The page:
In terms of the Code proposed above, the most novel proposal relates to the last group, which deals with rights for international trade unions. This must be a focal point of any future strategy. Trade unions must have the right not just to be in association with trade unions from other countries, but also to act in association. To this end they should be empowered to initiate discussions with a view to reaching Ethical Trading Agreements with multinational companies.

The essential features of these agreements are as follows:

  • They should include a commitment to the core freedom of association conventions, as well as a prohibition on the use of child labour and forced labour , no discrimination, and a safe and healthy workplace;
  • They should be 'central to all the company's activities. They should be incorporated into all contracts between the company, its contractors, and sub-contractors'.
  • They should be jointly monitored by a 'Compliance Council' which should also include independent members. Any interested party should be free to complain to the Council, and any complaints should be independently investigated.
  • They should provide for practices among contractors and sub-contractors to be regularly inspected by independent inspectors.
  • This process of inspection should take place in addition to and independently of any complaints procedure. But a multinational should not have the opportunity to avoid its social responsibilities by the failure to reach an agreement with a union. Tthere ought to be a procedure whereby an international or national trade union organisation can refer a complaint to the ILO Freedom of Association Committee alleging a breach of Conventions 87 or 98 by a corporation in respect of its conduct in a third country. The right to complain should apply in respect of the conduct of the company, its subsidiaries, its suppliers, and any other body in the supply chain.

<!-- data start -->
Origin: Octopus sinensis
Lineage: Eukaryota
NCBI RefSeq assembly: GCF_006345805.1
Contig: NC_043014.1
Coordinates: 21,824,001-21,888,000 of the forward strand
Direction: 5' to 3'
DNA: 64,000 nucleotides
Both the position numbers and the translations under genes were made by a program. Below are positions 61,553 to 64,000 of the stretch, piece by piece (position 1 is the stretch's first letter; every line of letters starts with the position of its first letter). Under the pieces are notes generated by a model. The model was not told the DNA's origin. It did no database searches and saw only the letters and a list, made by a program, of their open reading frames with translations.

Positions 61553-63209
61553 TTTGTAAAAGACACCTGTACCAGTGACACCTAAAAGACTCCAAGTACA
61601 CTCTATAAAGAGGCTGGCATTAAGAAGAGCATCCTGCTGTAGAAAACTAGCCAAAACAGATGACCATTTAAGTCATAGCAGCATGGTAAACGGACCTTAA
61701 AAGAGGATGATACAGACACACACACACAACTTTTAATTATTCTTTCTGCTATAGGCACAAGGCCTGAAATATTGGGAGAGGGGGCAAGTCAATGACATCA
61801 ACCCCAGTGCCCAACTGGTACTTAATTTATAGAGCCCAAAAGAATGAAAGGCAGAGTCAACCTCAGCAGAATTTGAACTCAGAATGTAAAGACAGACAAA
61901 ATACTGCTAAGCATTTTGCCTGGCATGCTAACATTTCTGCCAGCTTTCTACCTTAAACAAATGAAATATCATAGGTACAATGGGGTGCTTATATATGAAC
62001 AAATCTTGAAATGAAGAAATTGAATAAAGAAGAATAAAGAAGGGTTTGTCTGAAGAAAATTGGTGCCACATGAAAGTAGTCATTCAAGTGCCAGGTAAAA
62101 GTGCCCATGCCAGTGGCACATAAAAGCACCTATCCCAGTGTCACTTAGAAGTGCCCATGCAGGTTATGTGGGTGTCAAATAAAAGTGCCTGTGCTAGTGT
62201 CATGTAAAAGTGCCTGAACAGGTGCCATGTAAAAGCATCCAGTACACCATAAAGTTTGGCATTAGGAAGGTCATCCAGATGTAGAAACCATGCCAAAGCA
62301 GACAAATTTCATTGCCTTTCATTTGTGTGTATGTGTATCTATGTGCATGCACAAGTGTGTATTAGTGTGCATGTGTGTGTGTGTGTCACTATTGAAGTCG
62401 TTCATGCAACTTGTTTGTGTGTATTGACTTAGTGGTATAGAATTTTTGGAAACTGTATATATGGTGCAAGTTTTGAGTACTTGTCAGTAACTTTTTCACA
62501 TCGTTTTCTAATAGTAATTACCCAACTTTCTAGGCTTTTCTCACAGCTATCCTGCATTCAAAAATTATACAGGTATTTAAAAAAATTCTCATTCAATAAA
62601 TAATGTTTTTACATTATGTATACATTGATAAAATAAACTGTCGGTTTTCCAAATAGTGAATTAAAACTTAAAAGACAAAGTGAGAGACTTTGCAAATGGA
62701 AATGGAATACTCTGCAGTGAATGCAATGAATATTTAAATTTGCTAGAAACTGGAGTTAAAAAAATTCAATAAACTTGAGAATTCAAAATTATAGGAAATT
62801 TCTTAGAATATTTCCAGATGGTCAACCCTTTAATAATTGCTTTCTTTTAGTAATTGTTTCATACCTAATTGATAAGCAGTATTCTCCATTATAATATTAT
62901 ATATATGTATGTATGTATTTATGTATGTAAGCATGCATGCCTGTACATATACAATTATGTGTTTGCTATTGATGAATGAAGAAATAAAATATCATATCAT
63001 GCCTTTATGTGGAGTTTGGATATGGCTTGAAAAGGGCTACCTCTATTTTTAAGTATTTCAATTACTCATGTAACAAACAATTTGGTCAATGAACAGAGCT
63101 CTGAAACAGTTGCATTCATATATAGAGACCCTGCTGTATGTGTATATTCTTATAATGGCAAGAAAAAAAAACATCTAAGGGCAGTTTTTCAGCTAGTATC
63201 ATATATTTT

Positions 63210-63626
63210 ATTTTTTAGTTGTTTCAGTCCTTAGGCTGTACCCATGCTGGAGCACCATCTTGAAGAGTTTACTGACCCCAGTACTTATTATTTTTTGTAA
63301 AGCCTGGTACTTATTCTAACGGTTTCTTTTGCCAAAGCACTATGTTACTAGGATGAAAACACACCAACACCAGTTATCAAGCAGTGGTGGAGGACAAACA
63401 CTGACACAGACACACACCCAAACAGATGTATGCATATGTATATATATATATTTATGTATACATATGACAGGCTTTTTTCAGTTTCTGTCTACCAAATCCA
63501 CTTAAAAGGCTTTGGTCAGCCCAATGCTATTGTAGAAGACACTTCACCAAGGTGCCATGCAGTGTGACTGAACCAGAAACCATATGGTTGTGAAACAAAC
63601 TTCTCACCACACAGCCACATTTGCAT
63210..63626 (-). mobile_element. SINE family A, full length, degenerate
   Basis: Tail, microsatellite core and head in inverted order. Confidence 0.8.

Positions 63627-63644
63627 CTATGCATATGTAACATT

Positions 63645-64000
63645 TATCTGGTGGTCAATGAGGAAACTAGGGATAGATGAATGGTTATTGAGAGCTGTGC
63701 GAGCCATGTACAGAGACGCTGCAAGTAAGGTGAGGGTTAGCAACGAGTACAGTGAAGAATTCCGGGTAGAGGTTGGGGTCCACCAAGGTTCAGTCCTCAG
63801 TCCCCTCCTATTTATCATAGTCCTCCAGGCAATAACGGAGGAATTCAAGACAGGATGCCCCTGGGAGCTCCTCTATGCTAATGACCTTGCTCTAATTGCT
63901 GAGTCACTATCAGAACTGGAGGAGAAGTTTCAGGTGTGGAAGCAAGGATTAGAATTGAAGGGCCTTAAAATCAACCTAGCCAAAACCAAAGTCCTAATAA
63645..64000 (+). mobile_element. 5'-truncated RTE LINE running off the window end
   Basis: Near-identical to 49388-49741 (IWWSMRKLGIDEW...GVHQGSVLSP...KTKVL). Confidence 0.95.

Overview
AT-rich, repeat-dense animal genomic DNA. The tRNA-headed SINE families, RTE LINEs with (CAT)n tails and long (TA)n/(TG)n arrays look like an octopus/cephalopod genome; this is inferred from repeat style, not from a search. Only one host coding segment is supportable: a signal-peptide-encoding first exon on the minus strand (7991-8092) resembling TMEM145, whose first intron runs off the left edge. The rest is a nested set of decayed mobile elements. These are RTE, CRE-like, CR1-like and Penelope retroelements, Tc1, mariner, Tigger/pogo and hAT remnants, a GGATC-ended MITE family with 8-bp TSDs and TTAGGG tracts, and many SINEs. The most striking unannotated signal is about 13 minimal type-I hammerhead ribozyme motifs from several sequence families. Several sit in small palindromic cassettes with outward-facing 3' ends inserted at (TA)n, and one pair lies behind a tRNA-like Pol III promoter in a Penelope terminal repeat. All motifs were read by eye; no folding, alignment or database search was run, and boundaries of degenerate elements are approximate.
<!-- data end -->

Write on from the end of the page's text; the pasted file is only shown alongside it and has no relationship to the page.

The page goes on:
Strategies for Compliance

Turning to the need for a range of strategies for enforcement and compliance with freedom of association principles, it is anticipated that international trade union action of the kind proposed here would have a valuable role to play. Ethical trading agreements would help ensure that trade union rights are observed through the deep roots of the multinational supply chain, in a manner which would be based on a process of supervision in which trade unions would be closely involved. But it is not only multinationals which bear the responsibility of respecting trade union rights. Governments also play a major part: indeed it is on States that the obligation to implement and comply with conventions principally lies. It for this reason that a range of devices is necessary to encourage and promote compliance.

So what else can be done? In the first place, there is the potential provided by international agencies such as the IMF and the World Bank: both should be required to follow and apply ILO Conventions in their relationships with national governments. Compliance could be a condition of aid; and at local level compliance by contractors could be a condition of a public works contract. Initiatives linking trade with union rights such as those taken recently by the EU should also be encouraged, linked as they must be to wider reforms of international trade arrangements to advance social and economic development particularly of poorer countries.